It is possible to leave a second car in a turnout along the road at this point (half a mile north of the Breakneck Ridge tunnel), but a more interesting return option is to take a short ride on the Metro-North Railroad from the Breakneck Ridge station, just to the north. Service to this station is provided only on weekends, with southbound trains departing at 1:09 p.m., 3:09 p.m., 4:13 p.m., 5:11 p.m., 6:13 p.m. and 7:17 p.m. (For more information, call Metro-North at 1-800-METRO-INFO, or visit their web site, www.mta.info.) To reach the southbound Breakneck Ridge station, proceed north on Route 9D for 0.25 mile and cross the footbridge that spans the tracks. The station (which is marked by a sign adjacent to a small platform) is about 100 feet south of the footbridge. Take the train one stop to Cold Spring. To return to your car, cross the footbridge over the tracks at the Cold Spring station, and walk north, following a walkway to Main Street. Turn right and follow Main Street uphill for about a mile. Turn left onto Pearl Street at the Nelsonville village hall, and continue for one block to Secor Street.Publication: Submitted by Daniel Chazin on 06/13/2002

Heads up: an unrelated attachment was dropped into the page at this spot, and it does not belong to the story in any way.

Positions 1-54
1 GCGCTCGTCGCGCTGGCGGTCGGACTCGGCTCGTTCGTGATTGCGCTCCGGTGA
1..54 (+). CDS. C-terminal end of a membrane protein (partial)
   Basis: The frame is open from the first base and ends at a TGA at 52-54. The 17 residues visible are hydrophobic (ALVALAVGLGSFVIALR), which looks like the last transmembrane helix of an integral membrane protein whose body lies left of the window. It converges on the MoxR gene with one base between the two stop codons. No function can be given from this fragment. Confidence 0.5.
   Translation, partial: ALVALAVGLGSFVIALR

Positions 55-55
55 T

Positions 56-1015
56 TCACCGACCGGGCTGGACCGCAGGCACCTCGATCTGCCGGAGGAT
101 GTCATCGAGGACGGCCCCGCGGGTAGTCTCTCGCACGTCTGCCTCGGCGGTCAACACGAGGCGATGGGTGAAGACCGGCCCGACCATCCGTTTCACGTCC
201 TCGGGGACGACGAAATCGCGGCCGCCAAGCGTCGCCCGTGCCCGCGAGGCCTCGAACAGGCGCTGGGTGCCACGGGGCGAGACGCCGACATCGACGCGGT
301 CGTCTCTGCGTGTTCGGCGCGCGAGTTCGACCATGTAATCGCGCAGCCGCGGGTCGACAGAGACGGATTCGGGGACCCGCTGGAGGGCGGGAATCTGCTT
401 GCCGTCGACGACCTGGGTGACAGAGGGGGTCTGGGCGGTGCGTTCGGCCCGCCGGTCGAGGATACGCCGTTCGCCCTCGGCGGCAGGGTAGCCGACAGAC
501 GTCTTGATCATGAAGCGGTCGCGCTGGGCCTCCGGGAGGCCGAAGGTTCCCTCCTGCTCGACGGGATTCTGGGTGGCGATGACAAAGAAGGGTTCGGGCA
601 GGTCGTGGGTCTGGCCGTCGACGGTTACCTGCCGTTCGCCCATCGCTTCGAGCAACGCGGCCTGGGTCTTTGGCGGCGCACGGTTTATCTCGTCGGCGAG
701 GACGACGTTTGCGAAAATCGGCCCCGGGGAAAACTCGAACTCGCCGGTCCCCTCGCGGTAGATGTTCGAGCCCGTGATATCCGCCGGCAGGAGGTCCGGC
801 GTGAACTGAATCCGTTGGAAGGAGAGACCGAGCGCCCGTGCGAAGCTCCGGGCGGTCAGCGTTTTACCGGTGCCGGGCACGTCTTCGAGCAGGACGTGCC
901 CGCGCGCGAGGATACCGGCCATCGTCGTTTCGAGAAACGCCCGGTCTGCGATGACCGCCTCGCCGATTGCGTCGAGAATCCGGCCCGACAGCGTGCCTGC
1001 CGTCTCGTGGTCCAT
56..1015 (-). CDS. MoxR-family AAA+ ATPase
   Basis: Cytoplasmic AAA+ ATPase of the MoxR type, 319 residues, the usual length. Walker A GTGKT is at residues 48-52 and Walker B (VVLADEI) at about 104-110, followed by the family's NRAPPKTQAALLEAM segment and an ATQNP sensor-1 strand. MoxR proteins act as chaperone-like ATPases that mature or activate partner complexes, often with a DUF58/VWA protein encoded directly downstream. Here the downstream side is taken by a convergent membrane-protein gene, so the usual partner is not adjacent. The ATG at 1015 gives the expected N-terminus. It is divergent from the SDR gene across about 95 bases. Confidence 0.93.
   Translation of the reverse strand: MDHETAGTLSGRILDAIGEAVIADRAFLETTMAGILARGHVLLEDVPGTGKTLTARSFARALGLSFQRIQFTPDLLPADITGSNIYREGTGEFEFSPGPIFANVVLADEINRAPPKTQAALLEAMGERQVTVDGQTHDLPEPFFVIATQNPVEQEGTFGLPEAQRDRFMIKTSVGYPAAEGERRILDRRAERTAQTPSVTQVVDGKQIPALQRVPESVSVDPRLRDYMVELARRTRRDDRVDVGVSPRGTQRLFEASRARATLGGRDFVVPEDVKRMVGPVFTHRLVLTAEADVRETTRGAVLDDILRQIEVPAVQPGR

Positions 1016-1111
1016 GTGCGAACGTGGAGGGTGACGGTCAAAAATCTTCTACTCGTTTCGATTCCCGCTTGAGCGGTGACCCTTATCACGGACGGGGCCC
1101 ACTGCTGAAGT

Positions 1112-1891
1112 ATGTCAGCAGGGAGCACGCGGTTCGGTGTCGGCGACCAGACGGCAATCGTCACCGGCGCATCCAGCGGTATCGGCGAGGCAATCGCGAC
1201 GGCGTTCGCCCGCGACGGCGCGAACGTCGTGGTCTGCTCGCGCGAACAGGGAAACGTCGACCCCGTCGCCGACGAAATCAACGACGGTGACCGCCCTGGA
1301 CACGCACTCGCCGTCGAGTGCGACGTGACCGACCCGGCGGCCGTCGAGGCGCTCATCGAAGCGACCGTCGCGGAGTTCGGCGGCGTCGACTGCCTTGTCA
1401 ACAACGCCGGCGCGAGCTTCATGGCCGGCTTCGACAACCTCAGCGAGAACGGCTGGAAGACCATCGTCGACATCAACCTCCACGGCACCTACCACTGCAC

This hike passes the ruins of a dairy farm and climbs to an outstanding viewpoint over the Hudson River and Bull Hill.
Whether you are going for a day hike or backpacking overnight, it is good practice to carry what we call The Hiking Essentials. These essentials will help you enjoy your outing more and will provide basic safety gear if needed. There may also be more essentials, depending on the season and your needs.
Hiking Shoes or Boots